Silky Havarti Fondue


1/2 pound Havarti
1/2 pound Camembert cheese
2 tablespoons cornstarch
1 cup white wine
3 tablespoons apple cider
1 teaspoon lemon juice
salt and ground white pepper to taste
4 cups sourdough bread cubes
2 cups blanched cauliflower florets
2 cups blanched broccoli florets
2 cups blanched small carrots
2 cups fresh celery stalk pieces


  • Blanch broccoli and cauliflower in boiling salted water until tender crisp (about 5 to 6 minutes). Drain and refresh under cold water until completely cool. Arrange on platter.
  • Blanch  small carrots in boiling salted water until tender crisp (8 to 10 minutes). Drain and refresh under cold water and arrange on platter.
  • Wash celery stalks, drain, cut into 1" pieces and arrange on platter.
  • Remove and discard rind from Camembert and shred Havarti. Place in large bowl, add cornstarch and toss until well combined. Set aside.
  • In saucepan, heat wine, apple cider and garlic until just beginning to boil.
  • Remove garlic and reduce heat to medium.
  • Stirring constantly with wooden spoon, add spoonfuls of cheese, one at a time, to wine mixture, stirring until each addition starts to bubble.
  • Add lemon juice, season with salt and pepper to taste.
  • Transfer cheese mixture to fondue pot over low flame.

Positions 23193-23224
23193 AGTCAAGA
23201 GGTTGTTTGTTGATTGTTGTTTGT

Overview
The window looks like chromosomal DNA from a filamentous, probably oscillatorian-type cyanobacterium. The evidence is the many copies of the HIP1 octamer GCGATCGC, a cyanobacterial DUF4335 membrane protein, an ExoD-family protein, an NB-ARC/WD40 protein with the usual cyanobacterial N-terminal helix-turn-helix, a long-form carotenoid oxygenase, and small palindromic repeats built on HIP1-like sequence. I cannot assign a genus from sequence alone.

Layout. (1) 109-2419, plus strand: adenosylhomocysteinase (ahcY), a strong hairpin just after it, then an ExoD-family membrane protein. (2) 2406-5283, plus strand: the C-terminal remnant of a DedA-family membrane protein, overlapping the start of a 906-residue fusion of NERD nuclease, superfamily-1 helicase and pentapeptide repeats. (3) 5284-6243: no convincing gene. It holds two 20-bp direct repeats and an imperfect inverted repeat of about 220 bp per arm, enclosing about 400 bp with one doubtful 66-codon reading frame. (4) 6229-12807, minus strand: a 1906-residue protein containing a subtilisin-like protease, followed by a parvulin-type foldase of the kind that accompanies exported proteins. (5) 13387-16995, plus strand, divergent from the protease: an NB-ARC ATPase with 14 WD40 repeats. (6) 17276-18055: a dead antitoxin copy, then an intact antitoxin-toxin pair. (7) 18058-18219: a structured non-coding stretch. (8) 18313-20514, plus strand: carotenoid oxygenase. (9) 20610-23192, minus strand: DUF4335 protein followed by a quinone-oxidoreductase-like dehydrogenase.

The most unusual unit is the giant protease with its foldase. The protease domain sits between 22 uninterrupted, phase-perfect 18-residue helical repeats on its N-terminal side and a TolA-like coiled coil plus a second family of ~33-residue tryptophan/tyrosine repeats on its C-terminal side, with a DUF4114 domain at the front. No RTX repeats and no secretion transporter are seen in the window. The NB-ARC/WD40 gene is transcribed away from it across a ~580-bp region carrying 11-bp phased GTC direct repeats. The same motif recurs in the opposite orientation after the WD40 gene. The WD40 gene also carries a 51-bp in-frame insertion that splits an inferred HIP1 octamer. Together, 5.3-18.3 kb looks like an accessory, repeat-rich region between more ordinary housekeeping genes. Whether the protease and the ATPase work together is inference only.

• Serve with sourdough cubes and prepared vegetables.

Makes 6 servings.

Real Cooking

Did You Know?
Havarti is a semi-soft Danish cow's milk table cheese that can be sliced, grilled, or melted. It was initially created by Hanne Nielsen who operated an experimental farm called Havarthigaard, in Øverød, north of Copenhagen, in the mid-19th century. Havarti is made like most cheeses, by introducing rennet to milk to cause curdling. The curds are pressed into cheese molds which are drained, and then the cheese is aged. Havarti is a washed curd cheese, which contributes to the subtle flavor of the cheese.

Havarti is an interior-ripened cheese that is rindless, smooth and slightly bright-surfaced with a cream to yellow color depending on type. It has very small and irregular openings ("eyes") distributed in the mass. It has a buttery aroma and can be somewhat sharp in the stronger varieties, much like Swiss cheese. The taste can vary from somewhat sweet to very sweet, and it is slightly acidic. It is typically aged about three months, though when the cheese is older it becomes more salty and tastes like hazelnut. When left at room temperature the cheese tends to soften quickly. Flavored variants of Havarti are also available, such as cranberry, garlic, caraway, dill, basil, coconut, and jalapeño.

Havarti is popularly matched with lesser-oaked Chardonnay, Sauvignon Blanc, or light-bodied Pinot Noir wine and occasionally accompanied with figs; smoked turkey; raisins; walnuts; hearty bread; pears; apples. The cheese also is an excellent snack on thin water crackers.